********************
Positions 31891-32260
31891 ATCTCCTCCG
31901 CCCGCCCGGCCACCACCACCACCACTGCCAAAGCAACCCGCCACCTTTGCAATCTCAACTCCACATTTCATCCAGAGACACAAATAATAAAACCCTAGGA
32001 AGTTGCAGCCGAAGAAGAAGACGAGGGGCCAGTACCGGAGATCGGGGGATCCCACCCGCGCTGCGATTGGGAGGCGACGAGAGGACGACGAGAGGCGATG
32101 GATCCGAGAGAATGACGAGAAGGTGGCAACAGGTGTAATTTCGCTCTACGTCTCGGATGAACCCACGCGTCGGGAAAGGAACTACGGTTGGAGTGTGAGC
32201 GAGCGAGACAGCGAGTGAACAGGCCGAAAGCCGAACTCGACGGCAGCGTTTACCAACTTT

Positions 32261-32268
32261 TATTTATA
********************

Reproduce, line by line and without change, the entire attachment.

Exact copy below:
Positions 31891-32260
31891 ATCTCCTCCG
31901 CCCGCCCGGCCACCACCACCACCACTGCCAAAGCAACCCGCCACCTTTGCAATCTCAACTCCACATTTCATCCAGAGACACAAATAATAAAACCCTAGGA
32001 AGTTGCAGCCGAAGAAGAAGACGAGGGGCCAGTACCGGAGATCGGGGGATCCCACCCGCGCTGCGATTGGGAGGCGACGAGAGGACGACGAGAGGCGATG
32101 GATCCGAGAGAATGACGAGAAGGTGGCAACAGGTGTAATTTCGCTCTACGTCTCGGATGAACCCACGCGTCGGGAAAGGAACTACGGTTGGAGTGTGAGC
32201 GAGCGAGACAGCGAGTGAACAGGCCGAAAGCCGAACTCGACGGCAGCGTTTACCAACTTT

Positions 32261-32268
32261 TATTTATA